Not only am I a marriage therapist, but I am also a long-time married person. In my marriage, as with those who come to marital therapy, understanding what works, and a willingness to make changes in yourself, helps to make a marriage more likely to flourish.


Making things more challenging, often you find in a marriage that one or both partners begin changing, having different wants, needs and desires than they did earlier in the marriage. The maturation process in most marriages leads to the realization that our partners will not fill certain expectations that we have. This is a natural part of a maturing relationship.


Shifting the expectation of marriage over time is important because people change over time. Dealing with disappointment and disillusionment is part of the process of growing a marriage. The expectations we hold of our spouse will be challenged in a lasting marriage. A marriage may be more sustainable if we meet our partner as they change with a sense of encouragement towards their healthy change even if it is unexpected. Marriage can be beautiful and challenging at the same time. People in general are going to change over time. Changing in a marriage is not a betrayal, rather many times, it is a sign of growth.


The SMART Couples program at the University of Florida has developed some tips for helping marriages grow and adapt to change. The focus of their program is education and training for people in relationships. Here are some tips from the program that can help long-term marriages not just survive, but thrive.


Adjust your expectations – As time passes, people change. It is a natural process in life and it requires us to change our expectations accordingly. It may be that the things you or your spouse used to do or had interest in have changed. We have to ask ourselves if our expectations are realistic in light of the things that have changed.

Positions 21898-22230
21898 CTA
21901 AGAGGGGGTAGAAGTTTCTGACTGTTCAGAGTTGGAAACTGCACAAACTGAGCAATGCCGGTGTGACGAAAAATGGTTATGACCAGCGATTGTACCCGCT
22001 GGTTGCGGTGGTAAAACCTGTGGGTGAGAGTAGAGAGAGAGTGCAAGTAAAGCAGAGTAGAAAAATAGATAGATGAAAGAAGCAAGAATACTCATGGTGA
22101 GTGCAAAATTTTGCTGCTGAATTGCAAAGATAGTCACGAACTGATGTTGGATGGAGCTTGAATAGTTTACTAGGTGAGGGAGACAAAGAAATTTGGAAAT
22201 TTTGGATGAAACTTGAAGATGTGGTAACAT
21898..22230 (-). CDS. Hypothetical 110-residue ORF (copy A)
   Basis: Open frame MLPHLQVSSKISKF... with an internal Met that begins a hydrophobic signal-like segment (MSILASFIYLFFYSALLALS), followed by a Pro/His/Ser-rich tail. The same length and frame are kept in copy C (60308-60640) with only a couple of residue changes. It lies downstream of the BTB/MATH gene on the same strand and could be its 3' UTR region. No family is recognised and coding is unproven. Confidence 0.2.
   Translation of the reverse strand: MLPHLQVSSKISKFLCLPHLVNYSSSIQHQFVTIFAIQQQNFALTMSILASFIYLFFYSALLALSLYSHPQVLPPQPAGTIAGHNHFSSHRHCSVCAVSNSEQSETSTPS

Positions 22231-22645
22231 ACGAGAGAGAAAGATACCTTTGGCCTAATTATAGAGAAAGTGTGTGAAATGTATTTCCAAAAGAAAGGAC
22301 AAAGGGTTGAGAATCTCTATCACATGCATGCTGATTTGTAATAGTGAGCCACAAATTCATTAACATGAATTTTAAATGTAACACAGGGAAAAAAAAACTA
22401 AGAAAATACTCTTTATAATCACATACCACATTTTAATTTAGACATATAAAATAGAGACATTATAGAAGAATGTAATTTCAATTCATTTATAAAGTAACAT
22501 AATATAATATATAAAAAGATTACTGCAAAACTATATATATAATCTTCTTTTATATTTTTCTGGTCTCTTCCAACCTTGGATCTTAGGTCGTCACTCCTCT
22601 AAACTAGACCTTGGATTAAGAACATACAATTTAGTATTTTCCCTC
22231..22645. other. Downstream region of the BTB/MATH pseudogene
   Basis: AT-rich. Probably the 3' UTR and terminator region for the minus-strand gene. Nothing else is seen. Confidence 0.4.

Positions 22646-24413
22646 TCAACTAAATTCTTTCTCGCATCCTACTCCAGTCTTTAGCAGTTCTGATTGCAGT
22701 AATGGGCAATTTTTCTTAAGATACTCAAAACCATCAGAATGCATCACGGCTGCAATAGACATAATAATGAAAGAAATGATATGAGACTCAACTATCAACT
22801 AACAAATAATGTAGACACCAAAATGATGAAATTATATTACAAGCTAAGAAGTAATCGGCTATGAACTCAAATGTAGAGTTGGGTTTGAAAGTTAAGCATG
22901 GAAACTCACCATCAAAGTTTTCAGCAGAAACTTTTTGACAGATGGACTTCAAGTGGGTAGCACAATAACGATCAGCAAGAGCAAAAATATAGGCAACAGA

Change yourself first – Expecting others to change so that we can be happy is a bit of a quandary that seldom works out how we want it to. If you see things you want to change, consider first what things you could change in yourself. What things can you do to improve your own happiness. It is really the only thing you have control over and chances are you are likely to be happy with the results if you consider how to make yourself happy first.


Value your commitment – The knowledge that both partners have the intention of sticking with the relationship through hard times makes a big difference. Just knowing that up front, that the commitment is present, can help with the navigation through the most difficult times.


Negotiate your disagreements – Every marriage and most relationships in general will have disagreements. Research tells us that what matters is not whether you resolve every one of them. What matters is how we handle them, such as using fair-fighting and constructive-conflict techniques.


Accept some differences – This one may surprise many people. It is quite normal for there to be some long-term issues that a couple may have conflict about for years. In this case, again the smart thing is to not over-focus on trying to solve every problem, but learn how to talk about it respectfully.


Remember the small acts of love – We may know in our hearts that we love someone, and we may think that they know. More than likely they do know, but it is crucial to remember that it is the small acts of kindness and love that keep two people connected over time. Our marriages can benefit by trying to take action on small things we can do. They can be quite simple… a loving text sent for no other reason, five minutes to sit and talk about the day, an extra hug before running out the door, wash a car, bring home a favorite snack. There are many, we just have to look for the opportunities.


Bill Mory is licensed therapist in private practice, in Texoma, who is an active member of the local behavioral health network and a provider of workplace training on Mindfulness, Emotional Brain Training and other topics. Learn more at www.morytherapy.com. The views and opinions expressed here are the author’s own and do not necessarily reflect those of the Herald Democrat.